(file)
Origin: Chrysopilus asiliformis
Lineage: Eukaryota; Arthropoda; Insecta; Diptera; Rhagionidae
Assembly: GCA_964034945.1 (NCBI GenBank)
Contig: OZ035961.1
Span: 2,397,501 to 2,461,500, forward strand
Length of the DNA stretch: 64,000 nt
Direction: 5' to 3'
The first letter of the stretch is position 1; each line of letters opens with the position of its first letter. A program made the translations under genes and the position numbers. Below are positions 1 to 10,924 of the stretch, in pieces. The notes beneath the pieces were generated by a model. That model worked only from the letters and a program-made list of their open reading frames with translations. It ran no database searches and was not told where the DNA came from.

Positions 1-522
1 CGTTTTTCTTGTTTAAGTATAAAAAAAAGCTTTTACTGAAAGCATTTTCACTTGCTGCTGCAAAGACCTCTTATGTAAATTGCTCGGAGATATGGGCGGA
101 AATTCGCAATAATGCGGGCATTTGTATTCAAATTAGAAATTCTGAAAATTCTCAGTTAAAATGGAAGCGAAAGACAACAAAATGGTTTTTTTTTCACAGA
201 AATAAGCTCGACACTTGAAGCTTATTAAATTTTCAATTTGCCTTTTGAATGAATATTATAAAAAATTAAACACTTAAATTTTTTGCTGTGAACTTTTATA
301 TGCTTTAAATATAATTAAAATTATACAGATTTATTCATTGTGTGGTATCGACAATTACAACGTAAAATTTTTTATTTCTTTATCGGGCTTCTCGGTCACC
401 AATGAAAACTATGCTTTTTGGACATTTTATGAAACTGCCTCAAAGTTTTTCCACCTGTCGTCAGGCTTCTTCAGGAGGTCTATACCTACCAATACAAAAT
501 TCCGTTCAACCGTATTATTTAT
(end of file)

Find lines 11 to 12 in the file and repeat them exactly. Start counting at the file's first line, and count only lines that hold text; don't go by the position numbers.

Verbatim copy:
101 AATTCGCAATAATGCGGGCATTTGTATTCAAATTAGAAATTCTGAAAATTCTCAGTTAAAATGGAAGCGAAAGACAACAAAATGGTTTTTTTTTCACAGA
201 AATAAGCTCGACACTTGAAGCTTATTAAATTTTCAATTTGCCTTTTGAATGAATATTATAAAAAATTAAACACTTAAATTTTTTGCTGTGAACTTTTATA